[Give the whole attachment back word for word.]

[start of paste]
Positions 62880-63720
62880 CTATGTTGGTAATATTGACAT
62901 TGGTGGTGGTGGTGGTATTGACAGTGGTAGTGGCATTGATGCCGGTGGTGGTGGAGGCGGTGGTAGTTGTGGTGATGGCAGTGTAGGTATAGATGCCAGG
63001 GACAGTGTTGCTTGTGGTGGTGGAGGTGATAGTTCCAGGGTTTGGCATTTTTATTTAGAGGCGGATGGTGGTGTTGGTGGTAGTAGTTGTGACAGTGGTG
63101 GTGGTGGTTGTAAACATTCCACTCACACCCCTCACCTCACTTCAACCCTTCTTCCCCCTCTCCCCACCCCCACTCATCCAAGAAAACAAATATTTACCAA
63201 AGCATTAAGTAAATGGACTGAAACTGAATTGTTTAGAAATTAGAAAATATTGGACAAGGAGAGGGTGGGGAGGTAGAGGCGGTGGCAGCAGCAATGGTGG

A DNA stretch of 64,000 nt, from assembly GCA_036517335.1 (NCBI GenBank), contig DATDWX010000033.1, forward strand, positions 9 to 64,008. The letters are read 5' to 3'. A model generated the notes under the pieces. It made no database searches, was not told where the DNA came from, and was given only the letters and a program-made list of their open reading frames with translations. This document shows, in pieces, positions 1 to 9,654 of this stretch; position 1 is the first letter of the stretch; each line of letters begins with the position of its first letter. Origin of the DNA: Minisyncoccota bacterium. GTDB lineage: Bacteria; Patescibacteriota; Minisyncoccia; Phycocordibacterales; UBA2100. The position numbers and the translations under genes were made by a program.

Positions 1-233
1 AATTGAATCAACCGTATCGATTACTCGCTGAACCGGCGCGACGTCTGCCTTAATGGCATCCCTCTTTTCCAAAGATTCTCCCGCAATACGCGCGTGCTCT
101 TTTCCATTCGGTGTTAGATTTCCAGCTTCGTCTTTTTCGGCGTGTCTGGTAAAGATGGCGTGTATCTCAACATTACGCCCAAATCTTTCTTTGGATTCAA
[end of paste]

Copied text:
Positions 62880-63720
62880 CTATGTTGGTAATATTGACAT
62901 TGGTGGTGGTGGTGGTATTGACAGTGGTAGTGGCATTGATGCCGGTGGTGGTGGAGGCGGTGGTAGTTGTGGTGATGGCAGTGTAGGTATAGATGCCAGG
63001 GACAGTGTTGCTTGTGGTGGTGGAGGTGATAGTTCCAGGGTTTGGCATTTTTATTTAGAGGCGGATGGTGGTGTTGGTGGTAGTAGTTGTGACAGTGGTG
63101 GTGGTGGTTGTAAACATTCCACTCACACCCCTCACCTCACTTCAACCCTTCTTCCCCCTCTCCCCACCCCCACTCATCCAAGAAAACAAATATTTACCAA
63201 AGCATTAAGTAAATGGACTGAAACTGAATTGTTTAGAAATTAGAAAATATTGGACAAGGAGAGGGTGGGGAGGTAGAGGCGGTGGCAGCAGCAATGGTGG

A DNA stretch of 64,000 nt, from assembly GCA_036517335.1 (NCBI GenBank), contig DATDWX010000033.1, forward strand, positions 9 to 64,008. The letters are read 5' to 3'. A model generated the notes under the pieces. It made no database searches, was not told where the DNA came from, and was given only the letters and a program-made list of their open reading frames with translations. This document shows, in pieces, positions 1 to 9,654 of this stretch; position 1 is the first letter of the stretch; each line of letters begins with the position of its first letter. Origin of the DNA: Minisyncoccota bacterium. GTDB lineage: Bacteria; Patescibacteriota; Minisyncoccia; Phycocordibacterales; UBA2100. The position numbers and the translations under genes were made by a program.

Positions 1-233
1 AATTGAATCAACCGTATCGATTACTCGCTGAACCGGCGCGACGTCTGCCTTAATGGCATCCCTCTTTTCCAAAGATTCTCCCGCAATACGCGCGTGCTCT
101 TTTCCATTCGGTGTTAGATTTCCAGCTTCGTCTTTTTCGGCGTGTCTGGTAAAGATGGCGTGTATCTCAACATTACGCCCAAATCTTTCTTTGGATTCAA